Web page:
But months later, when I was just picking movies at random in my instant queue, I hit upon the movie that would drive me to pick Scorsese as a Netflix Project choice. The Last Temptation of Christ was a movie I was almost certain I wasn’t going to like. I don’t like religious movies. I don’t like films that are almost three hours long. But I loved the movie. And when project time rolled around again, Scorsese was near the top of the list. Any director who could make three such different films was deserving of some attention, even if he wasn’t already one of the most famous working directors today.

Normally, when I arrange these projects I pick them from first movie to last, unfortunately I already had a few Scorsese movies from the middle and back of his career under my belt, and I was more interested in his more recent work in the aughts than I was in his early work in the 70s. My general aversion to the bleakness of most 70s films is pretty well known if you know my tastes, so I decided to wait and save those until I was too deep into the project to pull out. I was going to go in rough reverse chronological order.

This was a really big mistake.

As I’ll discuss in the following articles, there are plenty of recurring themes in Scorsese’s work. Some themes, like catholic guilt or the inevitable implosion of Joe Pesci’s characters, are better expressed in later films than they are when they’re first touched upon. By going backwards, I put the evolved ideas before the seeds, and some movies suffered greatly for it. I will try my hardest not to do these projects out of order in the future.

Scorsese, standing between Robert De Niro and Leonardo DiCaprio, two men who are going to get mentioned nearly as much as Scorsese in these articles.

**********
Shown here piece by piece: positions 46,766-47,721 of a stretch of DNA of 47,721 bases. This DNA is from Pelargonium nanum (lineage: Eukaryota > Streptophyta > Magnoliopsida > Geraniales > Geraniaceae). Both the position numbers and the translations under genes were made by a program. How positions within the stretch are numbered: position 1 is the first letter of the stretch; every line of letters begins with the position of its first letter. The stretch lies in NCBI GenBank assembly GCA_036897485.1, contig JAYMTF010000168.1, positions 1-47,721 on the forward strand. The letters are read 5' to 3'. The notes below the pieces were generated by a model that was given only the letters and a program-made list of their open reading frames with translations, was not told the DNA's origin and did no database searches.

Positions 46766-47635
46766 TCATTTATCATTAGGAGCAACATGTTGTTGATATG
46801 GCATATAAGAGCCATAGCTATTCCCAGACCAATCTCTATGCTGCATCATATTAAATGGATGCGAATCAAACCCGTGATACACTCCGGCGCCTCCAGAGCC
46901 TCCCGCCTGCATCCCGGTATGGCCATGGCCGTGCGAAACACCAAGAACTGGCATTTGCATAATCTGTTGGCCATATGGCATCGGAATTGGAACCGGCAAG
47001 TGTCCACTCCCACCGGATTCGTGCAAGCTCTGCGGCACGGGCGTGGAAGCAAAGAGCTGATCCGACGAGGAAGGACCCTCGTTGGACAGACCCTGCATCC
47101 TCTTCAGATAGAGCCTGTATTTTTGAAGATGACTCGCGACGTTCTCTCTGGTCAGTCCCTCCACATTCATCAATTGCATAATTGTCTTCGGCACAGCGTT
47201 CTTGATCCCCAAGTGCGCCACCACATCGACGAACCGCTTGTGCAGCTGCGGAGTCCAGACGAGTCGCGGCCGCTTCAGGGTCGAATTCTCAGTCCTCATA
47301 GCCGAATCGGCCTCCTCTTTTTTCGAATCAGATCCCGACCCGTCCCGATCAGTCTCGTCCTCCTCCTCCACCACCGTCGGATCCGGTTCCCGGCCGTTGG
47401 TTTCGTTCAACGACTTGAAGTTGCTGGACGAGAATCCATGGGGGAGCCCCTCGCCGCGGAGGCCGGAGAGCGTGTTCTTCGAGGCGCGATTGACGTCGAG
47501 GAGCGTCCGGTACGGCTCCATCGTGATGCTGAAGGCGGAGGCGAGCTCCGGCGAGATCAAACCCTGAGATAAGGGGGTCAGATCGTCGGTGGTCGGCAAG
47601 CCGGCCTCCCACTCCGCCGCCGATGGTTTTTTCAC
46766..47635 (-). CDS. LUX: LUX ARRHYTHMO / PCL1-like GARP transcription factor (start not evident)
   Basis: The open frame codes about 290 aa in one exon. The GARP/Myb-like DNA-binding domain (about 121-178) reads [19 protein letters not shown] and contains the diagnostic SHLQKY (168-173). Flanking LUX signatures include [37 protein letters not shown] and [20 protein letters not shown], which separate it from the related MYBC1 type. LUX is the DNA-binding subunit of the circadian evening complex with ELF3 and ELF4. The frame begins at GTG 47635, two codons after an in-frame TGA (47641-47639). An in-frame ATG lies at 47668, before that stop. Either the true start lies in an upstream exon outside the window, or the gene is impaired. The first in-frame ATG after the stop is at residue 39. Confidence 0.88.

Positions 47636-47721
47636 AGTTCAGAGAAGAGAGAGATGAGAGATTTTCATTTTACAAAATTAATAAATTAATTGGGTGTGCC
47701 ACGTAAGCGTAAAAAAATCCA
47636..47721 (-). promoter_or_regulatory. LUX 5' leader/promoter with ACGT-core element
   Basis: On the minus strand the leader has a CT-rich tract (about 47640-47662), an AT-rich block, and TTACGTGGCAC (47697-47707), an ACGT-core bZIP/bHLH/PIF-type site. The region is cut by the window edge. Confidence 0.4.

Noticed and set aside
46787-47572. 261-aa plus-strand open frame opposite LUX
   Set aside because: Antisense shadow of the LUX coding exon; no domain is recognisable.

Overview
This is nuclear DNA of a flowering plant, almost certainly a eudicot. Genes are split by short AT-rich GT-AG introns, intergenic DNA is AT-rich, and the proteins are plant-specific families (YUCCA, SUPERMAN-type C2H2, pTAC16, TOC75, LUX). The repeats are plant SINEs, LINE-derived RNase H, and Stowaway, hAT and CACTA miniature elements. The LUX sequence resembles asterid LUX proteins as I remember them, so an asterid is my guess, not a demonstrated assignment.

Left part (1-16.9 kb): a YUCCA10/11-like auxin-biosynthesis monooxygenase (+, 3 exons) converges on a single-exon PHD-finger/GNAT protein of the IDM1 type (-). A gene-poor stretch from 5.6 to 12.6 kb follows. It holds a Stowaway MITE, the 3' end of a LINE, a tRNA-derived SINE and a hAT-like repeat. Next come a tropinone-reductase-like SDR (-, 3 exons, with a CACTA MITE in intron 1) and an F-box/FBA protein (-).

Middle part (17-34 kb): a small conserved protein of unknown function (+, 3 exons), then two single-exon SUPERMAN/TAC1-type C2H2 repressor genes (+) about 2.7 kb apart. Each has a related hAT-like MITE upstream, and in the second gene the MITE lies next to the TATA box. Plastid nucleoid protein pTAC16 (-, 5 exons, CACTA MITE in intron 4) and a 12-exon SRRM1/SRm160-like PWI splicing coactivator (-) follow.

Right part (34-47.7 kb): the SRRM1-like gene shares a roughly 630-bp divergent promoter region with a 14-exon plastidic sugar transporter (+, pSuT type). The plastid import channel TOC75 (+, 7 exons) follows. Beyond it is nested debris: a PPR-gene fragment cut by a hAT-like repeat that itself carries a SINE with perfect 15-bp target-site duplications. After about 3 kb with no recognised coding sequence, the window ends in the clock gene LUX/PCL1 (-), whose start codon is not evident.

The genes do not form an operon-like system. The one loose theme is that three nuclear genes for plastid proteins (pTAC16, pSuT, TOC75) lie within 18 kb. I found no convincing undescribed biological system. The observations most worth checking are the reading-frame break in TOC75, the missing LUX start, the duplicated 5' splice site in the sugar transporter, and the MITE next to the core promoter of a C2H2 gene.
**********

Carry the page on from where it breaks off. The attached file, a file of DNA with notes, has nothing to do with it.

Also, this has been a much bigger project than I first thought, spanning months and some time when I was just tired during a lull in the great movies and stopped for a while. In that time, early movies would come up on Netflix Instant, and I’d watch them without regard for order, so the entirety of the project slowly became one large, cumbersome mess. It’s relevant to disclose the order the project went in, and to assert that I’m going to try my hardest to make sure it doesn’t happen again. It’s done far more harm than good.

So what follows will be the order I saw them in, with the release date.

( also of note: Scorsese has directed a bunch of concert films, which I made no effort to see. There can certainly be an argument for them being an important part of his career, but I have literally no interest in watching a bunch of concert movies. If that’s a problem, so be it, you can feel free to scold me in the comments and I’ll respond with a mildly-chagrined indifference. )

My History with Scorsese

  • Goodfellas (1990)
  • Shutter Island (2010)
  • The Last Temptation of Christ (1988)
  • The Departed (2006)
  • Shutter Island revisit
  • The Aviator (2004)
  • Who’s That Knocking At My Door (1967)
  • Boxcar Bertha (1972)
  • Gangs of New York (2002)
  • Kundun (1999)
  • New York Stories (1989)
  • Cape Fear (1991)
  • Goodfellas revisit
  • My Voyage to Italy (1999)
  • The Color of Money (1986)
  • Mean Streets (1973)
  • Last Temptation of Christ revisit
  • Raging Bull (1980)
  • After Hours (1985)
  • Bringing Out The Dead (1999)
  • New York, New York (1977)
  • Alice Doesn’t Live Here Anymore (1974)
  • The King of Comedy (1982)
  • Taxi Driver (1976)

About M

Artist, ne'er do well, militant queer.
This entry was posted in directed viewing, scorsese. Bookmark the permalink.

One Response to The Scorsese Project 1: Context, and Watching ‘Important’ Films

  1. Pingback: Directed Viewing Redux: Scorsese Revisited, “Hugo” Mulled Over | The No-Name Movie Blog